There are existing competitors with online distribution platforms for film, such as Distrify and, and until the Reelhouse studio version gets out of development and into real-world use, there's no way of telling whether it really is a better mousetrap. But the company has at least piqued Warner Bros.' interest. "There are some things that they're doing that are different from some of the mainstream options that are out there," says Attanasio, who has acted as a mentor and main point of contact for Reelhouse during the accelerator program. was originally developed last year – it launched in November, 2012 – to help independent filmmakers self-distribute their productions. The site is designated for quality films and videos, so visitors are able to find good content without having to sift through a bunch of cat videos.

"So many people have fantastic stories … It's such a shame that they're having to just put it up on YouTube, and that's the best that they can do," Mainguy told The Globe and Mail during an earlier interview last spring, when the company was operating out of office space borrowed from social media analytics firm HootSuite in Vancouver.

On the indie version of Reelhouse – which is still in beta – filmmakers can earn income by charging for views, downloads and merchandise, and they can solicit funds from viewers who are interested in supporting future projects. For that service, the site takes a six-per-cent transaction fee.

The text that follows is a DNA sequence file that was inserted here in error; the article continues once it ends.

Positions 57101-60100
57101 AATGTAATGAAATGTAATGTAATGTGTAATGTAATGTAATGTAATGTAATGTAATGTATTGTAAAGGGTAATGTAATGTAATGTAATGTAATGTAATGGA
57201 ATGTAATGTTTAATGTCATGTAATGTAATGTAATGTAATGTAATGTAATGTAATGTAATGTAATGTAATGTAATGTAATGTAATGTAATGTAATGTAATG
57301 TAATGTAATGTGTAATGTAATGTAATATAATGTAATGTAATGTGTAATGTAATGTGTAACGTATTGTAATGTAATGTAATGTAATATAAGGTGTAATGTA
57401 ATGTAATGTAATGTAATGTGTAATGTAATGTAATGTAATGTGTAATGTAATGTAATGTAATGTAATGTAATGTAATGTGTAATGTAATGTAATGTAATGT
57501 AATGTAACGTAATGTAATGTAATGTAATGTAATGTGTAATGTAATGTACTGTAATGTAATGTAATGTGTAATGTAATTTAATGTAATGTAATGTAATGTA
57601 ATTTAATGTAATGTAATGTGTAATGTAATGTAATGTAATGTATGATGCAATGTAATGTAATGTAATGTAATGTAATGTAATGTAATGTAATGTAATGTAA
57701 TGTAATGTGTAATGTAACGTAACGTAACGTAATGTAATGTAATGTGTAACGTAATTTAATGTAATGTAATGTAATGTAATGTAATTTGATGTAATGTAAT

Reelhouse got a boost shortly after it launched when it partnered with Sundance Artists Services to become a preferred platform for the film festival's institute alumni. Meanwhile, through a personal connection, Mainguy was able to napkin-sketch his idea for a Warner Bros. executive, who was intrigued and suggested he apply for the studio's Media Camp. Reelhouse was one of five start-ups – and the only one from Canada – accepted.

Using data from its indie platform, Reelhouse was able to demonstrate to Warner Bros. that, on average, its viewers engage in 14.6 additional activities beyond watching the film itself. "This isn't just 14.6 clicks," Mainguy explains. "These are actual tangible actions that we interpret as them wanting more, other than just clicking the video to play."

Last week, Reelhouse pitched its plans and Mainguy fielded questions at a gathering of entertainment industry executives in L.A. for the Media Camp's demo day. "We've been able to create a lot of traction with the studios," he said shortly after arriving back in Vancouver. "Now we've got to really roll up our sleeves and execute all the stuff that we're planning."

Mainguy says Reelhouse is close to signing a deal with Warner Bros. to proceed to the pilot-project stage. The next job, on the heels of HootSuite's successful venture capital fund-rasing this week, will be to raise $1.5-million from investors (in addition to the $1.2-million they raised initially) to help finish building what Mainguy hopes will some day become the go-to retail site for film fans.

"If we succeed in [the pilot], which we're very confident we're going to do, that's when it turns from 'Wow, this is a great idea that everyone's excited about' to 'This is proven.' … That's when it will change from an idea to potentially the way everyone's going to be consuming their video."